Apple wraps itself in AI just in time for another ‘AI winter’

I remember the first AI winter. And the second. And the third.

From The Verge: Self-driving cars are headed toward an AI roadblock: 

The dream of a fully autonomous car may be further than we realize. There’s growing concern among AI experts that it may be years, if not decades, before self-driving systems can reliably avoid accidents. As self-trained systems grapple with the chaos of the real world, experts like NYU’s Gary Marcus are bracing for a painful recalibration in expectations, a correction sometimes called “AI winter.”

From the Wikipedia entry on “AI winter”:

The term first appeared in 1984 as the topic of a public debate at the annual meeting of AAAI (then called the “American Association of Artificial Intelligence”). It is a chain reaction that begins with pessimism in the AI community, followed by pessimism in the press, followed by a severe cutback in funding, followed by the end of serious research. At the meeting, Roger Schank and Marvin Minsky—two leading AI researchers who had survived the “winter” of the 1970s—warned the business community that enthusiasm for AI had spiraled out of control in the 1980s and that disappointment would certainly follow. Three years later, the billion-dollar AI industry began to collapse.

My take: As the Wikipedia article demonstrates, the history of AI is littered with cycles of hype and disappointment. Early machine translation. Connectionism. Lisp machines. Expert systems. Fifth generation computers. The Strategic Computing Initiative.

As a young staff writer at Time I tried several times to produce a story on AI that could run on the cover of the magazine—which was still a big thing in those days. I never managed to write an editable draft. Partly it was because the “artificial intelligence” deliverables at the time—expert systems—didn’t live up to the billing. But I think it was bigger than that. It was as if the human mind, or at least the mind of a Time editor, shrank from possibility that a machine might actually do what it—the mind—does.

The current cycle of AI hype is centered on machine learning and autonomous systems—which Tim Cook last year called “the mother of AI projects” and declared (belatedly) area of intense interest for Apple.

If history is any guide, disappointment will follow. The limits of machine learning—as the MIT Technology Review periodically reminds us—are well known to academics. For one thing, today’s machine learning modules are brittle, narrowly focused and don’t generalize well. They are also hard to edit because at their core their “learning” is incomprehensible, in the sense of being beyond human understanding.

That may be the real AI roadblock of the Verge’s headline. I’m not sure investors—never mind the general public—have wrapped their minds around what it means to trust your life to an autonomous system moving at highway speeds. After all, what is a self-driving car but a machine that can kill in the hands of a computer whose operations are beyond human ken.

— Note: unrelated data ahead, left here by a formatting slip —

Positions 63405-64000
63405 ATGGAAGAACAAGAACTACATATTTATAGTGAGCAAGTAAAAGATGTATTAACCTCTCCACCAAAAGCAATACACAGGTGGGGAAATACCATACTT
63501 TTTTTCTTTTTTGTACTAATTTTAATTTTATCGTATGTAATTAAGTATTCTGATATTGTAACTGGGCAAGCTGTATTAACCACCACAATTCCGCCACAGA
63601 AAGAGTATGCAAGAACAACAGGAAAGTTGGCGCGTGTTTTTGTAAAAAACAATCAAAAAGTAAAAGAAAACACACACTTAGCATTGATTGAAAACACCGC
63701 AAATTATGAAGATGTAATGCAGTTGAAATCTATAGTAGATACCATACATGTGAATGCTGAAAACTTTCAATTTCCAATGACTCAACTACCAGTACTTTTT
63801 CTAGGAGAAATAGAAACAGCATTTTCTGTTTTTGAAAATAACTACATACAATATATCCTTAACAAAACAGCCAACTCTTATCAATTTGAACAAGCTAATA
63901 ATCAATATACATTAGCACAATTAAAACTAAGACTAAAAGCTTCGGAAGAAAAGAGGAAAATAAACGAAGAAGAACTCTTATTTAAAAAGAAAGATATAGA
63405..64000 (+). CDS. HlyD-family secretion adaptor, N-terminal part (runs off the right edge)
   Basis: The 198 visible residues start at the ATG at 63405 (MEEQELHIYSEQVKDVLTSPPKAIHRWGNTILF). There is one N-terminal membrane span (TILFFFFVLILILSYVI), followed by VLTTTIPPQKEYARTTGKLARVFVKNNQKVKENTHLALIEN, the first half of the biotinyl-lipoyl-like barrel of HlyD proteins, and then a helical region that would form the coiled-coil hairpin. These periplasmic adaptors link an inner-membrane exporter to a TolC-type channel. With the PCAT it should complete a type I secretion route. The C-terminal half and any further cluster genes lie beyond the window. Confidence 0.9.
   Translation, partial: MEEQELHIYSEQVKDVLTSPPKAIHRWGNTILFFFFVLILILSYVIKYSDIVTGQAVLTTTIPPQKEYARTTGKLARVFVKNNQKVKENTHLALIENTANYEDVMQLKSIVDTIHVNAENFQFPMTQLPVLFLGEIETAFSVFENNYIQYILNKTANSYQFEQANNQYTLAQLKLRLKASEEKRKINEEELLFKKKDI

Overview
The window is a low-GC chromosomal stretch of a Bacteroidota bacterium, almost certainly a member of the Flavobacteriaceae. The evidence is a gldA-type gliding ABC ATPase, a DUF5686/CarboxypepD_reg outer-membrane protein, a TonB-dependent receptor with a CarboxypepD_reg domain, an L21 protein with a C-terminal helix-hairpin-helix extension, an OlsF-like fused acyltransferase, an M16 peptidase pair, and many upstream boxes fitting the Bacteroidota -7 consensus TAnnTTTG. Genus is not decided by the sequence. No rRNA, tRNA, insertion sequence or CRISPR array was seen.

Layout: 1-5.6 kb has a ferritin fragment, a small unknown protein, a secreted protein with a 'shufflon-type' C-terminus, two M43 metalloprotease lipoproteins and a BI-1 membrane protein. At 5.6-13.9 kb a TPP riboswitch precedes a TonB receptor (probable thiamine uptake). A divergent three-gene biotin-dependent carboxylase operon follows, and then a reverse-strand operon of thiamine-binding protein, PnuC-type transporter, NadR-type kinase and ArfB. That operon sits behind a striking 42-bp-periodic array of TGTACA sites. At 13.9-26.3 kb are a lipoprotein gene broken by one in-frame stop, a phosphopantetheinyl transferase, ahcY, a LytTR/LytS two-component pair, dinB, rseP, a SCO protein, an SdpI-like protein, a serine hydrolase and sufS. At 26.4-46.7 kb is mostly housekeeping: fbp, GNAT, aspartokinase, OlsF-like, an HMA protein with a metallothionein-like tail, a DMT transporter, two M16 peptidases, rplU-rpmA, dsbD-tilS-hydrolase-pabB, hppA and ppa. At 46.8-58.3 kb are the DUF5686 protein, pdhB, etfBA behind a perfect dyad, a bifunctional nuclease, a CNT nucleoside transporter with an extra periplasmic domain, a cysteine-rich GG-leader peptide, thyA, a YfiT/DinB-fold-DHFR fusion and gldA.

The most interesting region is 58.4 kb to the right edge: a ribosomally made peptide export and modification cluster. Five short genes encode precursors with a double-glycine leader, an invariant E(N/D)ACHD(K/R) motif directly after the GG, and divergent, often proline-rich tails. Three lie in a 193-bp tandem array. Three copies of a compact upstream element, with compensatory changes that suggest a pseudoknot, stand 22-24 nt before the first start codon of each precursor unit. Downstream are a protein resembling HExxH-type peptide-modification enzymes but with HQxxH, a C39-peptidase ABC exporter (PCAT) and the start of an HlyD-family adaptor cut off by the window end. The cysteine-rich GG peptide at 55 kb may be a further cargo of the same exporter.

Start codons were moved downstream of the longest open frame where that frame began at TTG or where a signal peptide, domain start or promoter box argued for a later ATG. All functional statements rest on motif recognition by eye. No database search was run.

18 Comments

  1. Neil Shapiro said:

    Can you expand on your comment that “They (machine learning modules) are also hard to edit because at their core their “learning” is incomprehensible, in the sense of being beyond human understanding.” As computer programs they are written by humans so wouldn’t they have to have a core idea based on a human programmer’s own idea and direction to the machine as to how they learn?

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    July 6, 2018
    • I’m no expert, but exposing a neural network to a few tens of thousands of instances and reinforcing the hits sounds to me like a way to build a black box

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      July 6, 2018
    • John Konopka said:

      “They (machine learning modules) are also hard to edit because at their core their “learning” is incomprehensible, in the sense of being beyond human understanding.”

      As a very rough analogy, think of a very flexible sheet of rubber that can maintain its shape after being stretched. AI software is like the sheet of rubber, the knowledge is the shape that it acquires by learning. If you stretch the sheet of rubber over a recognizable object you can intuit that stored information by looking at it. However if that shape is used to contain the information needed to handle all sorts of cases encountered when driving a car that shape will be a completely non-intuitive set of contours. There is no easy to predict what each little twist and turn does. During learning, every time the software encounters an error it tweaks that stored knowledge a little. Just my own opinion, but I think there is no guarantee that lots of training will cause the system to settle into a stable solution.

      If you want to play with this get an app called Polyword (for iOS). You point the camera at something and snap a picture, it tries to recognize the object and gives you the name in two languages. Nice, when it works. It recognized my computer mouse, but called my ruler a spatula and my dachshund a chihuahua! Often it says the object is unrecognizable.